Clinical utility of folate-containing oral contraceptives

Zohra S. Lassi, Zulfiqar A. Bhutta

Research output: Contribution to journalReview articlepeer-review

9 Citations (Scopus)

Abstract

Folate is a generic term for a water-soluble B-complex vitamin which plays an important role in protein synthesis and metabolism and other processes related to cell multiplication and tissue growth. Pregnant and lactating women are at increased risk of folic acid deficiency because generally their dietary folate is insufficient to meet their physiological requirements and the metabolic demands of the growing fetus. The evidence pertaining to the reduction of the risk of neural tube defects (NTDs) due to folate is so compelling that supplementation with 400 μg of folic acid to all women trying to conceive until 12 weeks of pregnancy has been recommended by every relevant authority. A recent Cochrane review has also found protective effects of folate supplementation in occurrence and reoccurrence of NTDs. Despite food fortification and targeted public health campaigns promoting folic acid supplementation, 4,300,000 new cases occur each year worldwide resulting in an estimated 41,000 deaths and 2.3 million disability-adjusted life years (DALYS). This article will review the burden and risk factors of NTDS, and the role of folate in preventing NTDs. It will also describe different modes of supplementing folate and the newer evidence of the effectiveness of adding folate in oral contraceptives for raising serum and red blood cell folate levels.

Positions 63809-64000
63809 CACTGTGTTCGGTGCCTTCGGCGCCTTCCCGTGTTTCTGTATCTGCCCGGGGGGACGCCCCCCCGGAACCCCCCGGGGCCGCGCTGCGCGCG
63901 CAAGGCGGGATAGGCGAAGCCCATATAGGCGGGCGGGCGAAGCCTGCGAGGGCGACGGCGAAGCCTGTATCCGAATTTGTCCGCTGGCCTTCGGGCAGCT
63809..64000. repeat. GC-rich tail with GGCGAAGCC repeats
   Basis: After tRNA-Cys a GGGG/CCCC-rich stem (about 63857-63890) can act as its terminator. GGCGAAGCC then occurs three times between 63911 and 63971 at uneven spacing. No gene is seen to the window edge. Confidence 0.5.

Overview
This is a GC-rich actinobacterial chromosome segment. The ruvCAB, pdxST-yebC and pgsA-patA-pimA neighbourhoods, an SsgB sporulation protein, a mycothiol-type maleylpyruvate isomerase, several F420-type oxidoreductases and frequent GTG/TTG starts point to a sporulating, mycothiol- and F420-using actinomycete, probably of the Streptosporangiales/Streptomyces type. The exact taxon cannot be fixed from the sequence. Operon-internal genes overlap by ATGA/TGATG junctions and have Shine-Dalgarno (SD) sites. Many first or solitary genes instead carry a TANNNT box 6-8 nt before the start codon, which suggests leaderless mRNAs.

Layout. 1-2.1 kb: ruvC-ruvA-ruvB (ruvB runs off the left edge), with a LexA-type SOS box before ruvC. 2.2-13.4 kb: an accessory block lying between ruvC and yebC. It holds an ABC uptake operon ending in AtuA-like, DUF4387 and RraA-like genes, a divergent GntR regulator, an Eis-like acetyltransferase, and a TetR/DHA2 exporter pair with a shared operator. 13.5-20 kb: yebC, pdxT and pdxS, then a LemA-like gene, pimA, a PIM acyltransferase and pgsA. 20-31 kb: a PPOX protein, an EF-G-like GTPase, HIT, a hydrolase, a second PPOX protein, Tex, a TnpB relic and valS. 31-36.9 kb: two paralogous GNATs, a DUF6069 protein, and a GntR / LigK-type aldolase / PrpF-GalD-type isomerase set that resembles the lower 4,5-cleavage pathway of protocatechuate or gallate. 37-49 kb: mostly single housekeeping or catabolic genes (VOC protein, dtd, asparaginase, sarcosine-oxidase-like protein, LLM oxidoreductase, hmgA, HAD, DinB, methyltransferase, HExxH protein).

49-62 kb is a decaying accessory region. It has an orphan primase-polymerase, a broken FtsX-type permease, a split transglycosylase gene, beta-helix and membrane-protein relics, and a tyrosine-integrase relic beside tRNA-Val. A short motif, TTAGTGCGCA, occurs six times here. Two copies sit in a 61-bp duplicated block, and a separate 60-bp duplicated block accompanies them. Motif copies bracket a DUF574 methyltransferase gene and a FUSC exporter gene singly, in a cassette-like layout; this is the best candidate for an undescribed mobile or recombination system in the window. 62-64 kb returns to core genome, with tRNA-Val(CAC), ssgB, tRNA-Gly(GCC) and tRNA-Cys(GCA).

Original languageEnglish
Pages (from-to)185-190
Number of pages6
JournalInternational Journal of Women's Health
Volume4
Issue number1
DOIs
Publication statusPublished or Issued - 2012
Externally publishedYes

Keywords

  • Contraceptives
  • Folate
  • Folate-containing oral contraceptives
  • Oral contraceptives

ASJC Scopus subject areas

  • Oncology
  • Obstetrics and Gynaecology
  • Maternity and Midwifery

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